Clr Olive said it was important for Council to keep up the fight for our LEP, for residents & for businesses. He said Part 3A was meant to be for ‘state significant development,’ but couldn’t see how Marrickville Metro fitted this criteria. He supported inclusion in Marrickville Matters. Clr Kontellis said she remained cynical because it is a systemic issue that moves power of local decisions to a government who is often tied for a whole range of issues, including financial support.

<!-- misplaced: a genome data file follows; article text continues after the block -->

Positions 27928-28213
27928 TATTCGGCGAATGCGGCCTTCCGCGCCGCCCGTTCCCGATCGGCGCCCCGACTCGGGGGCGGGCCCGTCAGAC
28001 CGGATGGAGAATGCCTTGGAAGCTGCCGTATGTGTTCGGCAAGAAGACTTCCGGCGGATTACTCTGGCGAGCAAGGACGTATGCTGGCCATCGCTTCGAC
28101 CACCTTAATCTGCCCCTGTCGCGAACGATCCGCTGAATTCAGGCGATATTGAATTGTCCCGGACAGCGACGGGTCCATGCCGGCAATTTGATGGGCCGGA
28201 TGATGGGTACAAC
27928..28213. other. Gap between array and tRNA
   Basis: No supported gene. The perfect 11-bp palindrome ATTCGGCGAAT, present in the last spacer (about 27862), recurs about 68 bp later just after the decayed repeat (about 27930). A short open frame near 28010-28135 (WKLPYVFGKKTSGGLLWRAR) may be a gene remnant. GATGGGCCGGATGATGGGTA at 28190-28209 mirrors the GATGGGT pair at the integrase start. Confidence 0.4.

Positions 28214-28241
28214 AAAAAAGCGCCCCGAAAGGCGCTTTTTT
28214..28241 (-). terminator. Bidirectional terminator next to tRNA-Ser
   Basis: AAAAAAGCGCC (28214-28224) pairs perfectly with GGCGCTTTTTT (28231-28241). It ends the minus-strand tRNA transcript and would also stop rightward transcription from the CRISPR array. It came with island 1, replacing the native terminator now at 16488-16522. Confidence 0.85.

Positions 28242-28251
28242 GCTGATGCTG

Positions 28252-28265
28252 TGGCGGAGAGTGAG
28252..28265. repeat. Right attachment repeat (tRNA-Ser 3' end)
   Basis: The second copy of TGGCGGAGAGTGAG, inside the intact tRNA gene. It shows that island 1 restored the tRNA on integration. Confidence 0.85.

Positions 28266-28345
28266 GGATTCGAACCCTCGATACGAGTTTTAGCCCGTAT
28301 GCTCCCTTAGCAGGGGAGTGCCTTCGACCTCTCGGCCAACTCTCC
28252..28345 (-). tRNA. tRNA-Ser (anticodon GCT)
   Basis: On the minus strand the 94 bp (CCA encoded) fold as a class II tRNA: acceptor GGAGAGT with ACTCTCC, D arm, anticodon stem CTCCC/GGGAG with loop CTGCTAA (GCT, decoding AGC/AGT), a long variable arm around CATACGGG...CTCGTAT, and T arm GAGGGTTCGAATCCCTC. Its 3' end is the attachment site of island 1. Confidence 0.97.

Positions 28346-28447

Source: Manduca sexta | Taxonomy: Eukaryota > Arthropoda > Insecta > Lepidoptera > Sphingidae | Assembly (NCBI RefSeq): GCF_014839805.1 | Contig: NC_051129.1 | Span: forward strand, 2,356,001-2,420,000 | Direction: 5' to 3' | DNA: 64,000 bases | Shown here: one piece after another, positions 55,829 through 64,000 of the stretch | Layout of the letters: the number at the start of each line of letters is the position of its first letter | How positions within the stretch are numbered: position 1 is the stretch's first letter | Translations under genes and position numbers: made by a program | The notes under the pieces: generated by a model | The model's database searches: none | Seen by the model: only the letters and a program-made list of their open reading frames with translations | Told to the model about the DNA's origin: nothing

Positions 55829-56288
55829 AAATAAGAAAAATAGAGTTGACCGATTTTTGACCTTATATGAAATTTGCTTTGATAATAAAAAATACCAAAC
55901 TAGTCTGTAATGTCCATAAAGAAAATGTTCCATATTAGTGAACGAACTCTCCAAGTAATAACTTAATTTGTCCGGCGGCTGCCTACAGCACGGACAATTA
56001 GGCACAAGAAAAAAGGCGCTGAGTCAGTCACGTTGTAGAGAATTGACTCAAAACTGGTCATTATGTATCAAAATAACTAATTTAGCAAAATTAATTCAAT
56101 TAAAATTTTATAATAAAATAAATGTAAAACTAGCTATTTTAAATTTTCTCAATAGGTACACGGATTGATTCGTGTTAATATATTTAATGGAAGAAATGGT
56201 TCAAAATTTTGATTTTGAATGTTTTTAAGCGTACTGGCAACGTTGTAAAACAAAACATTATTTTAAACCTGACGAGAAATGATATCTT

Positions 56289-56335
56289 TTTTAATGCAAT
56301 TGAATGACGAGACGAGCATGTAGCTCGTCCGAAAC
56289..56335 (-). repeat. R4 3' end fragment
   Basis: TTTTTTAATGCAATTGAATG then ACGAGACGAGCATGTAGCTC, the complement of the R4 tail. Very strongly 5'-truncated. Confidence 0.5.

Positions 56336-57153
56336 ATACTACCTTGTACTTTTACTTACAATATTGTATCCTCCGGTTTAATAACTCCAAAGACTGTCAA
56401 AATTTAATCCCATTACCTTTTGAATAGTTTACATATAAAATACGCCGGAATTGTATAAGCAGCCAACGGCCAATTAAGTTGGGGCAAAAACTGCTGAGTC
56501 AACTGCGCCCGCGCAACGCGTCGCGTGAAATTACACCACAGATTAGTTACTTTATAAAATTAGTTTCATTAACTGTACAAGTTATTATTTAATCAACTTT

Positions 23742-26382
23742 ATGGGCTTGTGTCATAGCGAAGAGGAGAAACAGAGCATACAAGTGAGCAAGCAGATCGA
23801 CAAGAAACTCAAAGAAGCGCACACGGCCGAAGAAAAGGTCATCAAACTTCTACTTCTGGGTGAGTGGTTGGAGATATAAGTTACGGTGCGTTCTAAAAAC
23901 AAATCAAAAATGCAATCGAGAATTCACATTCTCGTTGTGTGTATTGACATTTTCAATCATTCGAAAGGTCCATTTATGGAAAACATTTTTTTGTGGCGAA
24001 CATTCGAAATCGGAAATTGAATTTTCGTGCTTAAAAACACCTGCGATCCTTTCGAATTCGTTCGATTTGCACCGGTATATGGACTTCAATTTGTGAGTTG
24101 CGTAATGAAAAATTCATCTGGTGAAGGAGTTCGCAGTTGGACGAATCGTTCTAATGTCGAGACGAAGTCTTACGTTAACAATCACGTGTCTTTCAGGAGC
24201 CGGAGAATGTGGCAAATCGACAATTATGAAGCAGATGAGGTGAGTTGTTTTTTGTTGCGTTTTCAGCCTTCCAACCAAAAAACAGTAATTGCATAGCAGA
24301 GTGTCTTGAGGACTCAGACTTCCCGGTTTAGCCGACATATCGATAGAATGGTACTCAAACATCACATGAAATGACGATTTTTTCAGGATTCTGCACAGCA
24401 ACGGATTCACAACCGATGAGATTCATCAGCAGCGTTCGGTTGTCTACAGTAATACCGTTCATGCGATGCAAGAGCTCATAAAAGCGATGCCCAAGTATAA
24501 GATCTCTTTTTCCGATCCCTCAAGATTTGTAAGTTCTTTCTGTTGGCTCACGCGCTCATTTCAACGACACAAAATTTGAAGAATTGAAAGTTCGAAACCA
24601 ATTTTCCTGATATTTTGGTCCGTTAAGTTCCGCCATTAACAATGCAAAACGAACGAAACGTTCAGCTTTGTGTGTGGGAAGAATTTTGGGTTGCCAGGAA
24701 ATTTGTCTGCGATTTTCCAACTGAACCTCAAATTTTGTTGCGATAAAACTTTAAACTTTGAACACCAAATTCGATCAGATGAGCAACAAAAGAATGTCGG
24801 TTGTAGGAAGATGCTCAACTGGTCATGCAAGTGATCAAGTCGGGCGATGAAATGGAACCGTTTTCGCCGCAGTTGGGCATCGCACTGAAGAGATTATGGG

Clr Phillips also supported inclusion in Marrickville Matters & spoke in detail about AMP Capital’s selective language with their advertising. He said he was worried residents are being misinformed so it is important they know Council’s opinion. He said AMP Capital’s advertising shows bikes, no cars, no struggling shop-keepers, no clogged streets, no loss of residential parking & nothing about the 142 trees that will be removed. He said even the anarchists are against Metro expansion with local graffiti saying, “Vote. Shop. Vote. Die. No Metro Expansion.” Along with the anarchists, the shop-keepers, the residents, the councilors & the Council staff don’t want the Marrickville Metro expansion. He said Carmel Tebbutt needs to speak louder against the development & said literature shows AMP Capital has donated $256,000 to the Labor Party.